Sneakey is a project from Benjamin Laxton, Kai Wang, and Stefan Savage at the UCSD vision lab that has shown that it is possible to duplicate keys from photos taken at a distance and/or an angle. They've published a paper and are offering to release their code if there is "sufficient interest."
The access control provided by a physical lock is based on the assumption that the information content of the corresponding key is private — that duplication should require either possession of the key or a priori knowledge of how it was cut. However, the ever-increasing capabilities and prevalence of digital imaging technologies present a fundamental challenge to this privacy assumption. Using modest imaging equipment and standard computer vision algorithms, we demonstrate the effectiveness of physical key teleduplication — extracting a key's complete and precise bitting code at a distance via optical decoding and then cutting precise duplicates. We describe our prototype system, Sneakey, and evaluate its effectiveness, in both laboratory and real-world settings, using the most popular residential key types in the U.S.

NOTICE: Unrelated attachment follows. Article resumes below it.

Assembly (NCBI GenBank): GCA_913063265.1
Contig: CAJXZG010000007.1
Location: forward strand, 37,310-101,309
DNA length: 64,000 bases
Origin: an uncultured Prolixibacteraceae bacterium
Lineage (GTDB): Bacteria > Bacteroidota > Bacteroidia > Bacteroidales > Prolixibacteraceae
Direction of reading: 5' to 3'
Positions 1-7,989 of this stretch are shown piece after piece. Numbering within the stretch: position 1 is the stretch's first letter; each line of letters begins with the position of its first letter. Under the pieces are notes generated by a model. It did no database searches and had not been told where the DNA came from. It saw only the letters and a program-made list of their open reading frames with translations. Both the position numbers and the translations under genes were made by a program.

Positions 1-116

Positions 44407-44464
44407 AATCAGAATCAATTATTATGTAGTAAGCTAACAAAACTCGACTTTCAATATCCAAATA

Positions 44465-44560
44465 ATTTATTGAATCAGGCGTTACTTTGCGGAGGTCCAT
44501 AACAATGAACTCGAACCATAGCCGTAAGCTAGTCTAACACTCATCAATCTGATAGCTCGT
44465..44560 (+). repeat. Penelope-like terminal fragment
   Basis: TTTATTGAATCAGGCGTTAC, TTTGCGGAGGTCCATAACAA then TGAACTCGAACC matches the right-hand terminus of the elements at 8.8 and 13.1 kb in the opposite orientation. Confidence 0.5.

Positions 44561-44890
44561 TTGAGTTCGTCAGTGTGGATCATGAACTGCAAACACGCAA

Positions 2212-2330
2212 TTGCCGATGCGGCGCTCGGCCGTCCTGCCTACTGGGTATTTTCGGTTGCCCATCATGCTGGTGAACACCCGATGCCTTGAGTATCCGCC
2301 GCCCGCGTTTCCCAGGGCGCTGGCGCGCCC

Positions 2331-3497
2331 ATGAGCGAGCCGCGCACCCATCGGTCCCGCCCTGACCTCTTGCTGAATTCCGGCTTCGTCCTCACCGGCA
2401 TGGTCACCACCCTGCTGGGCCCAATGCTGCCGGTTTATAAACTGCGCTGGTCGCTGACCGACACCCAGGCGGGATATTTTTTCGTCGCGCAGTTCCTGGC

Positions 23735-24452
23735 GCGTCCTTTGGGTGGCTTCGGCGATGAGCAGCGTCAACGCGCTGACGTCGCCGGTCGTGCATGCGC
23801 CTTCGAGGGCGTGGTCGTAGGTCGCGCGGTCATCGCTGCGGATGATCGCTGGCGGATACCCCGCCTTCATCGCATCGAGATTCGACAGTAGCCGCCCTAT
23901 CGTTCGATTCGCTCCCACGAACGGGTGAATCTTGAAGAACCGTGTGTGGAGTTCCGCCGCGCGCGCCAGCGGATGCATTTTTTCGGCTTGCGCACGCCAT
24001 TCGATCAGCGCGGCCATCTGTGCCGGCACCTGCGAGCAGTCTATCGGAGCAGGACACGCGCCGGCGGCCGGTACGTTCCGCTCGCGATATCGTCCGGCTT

(Thanks, Fipi Lele!)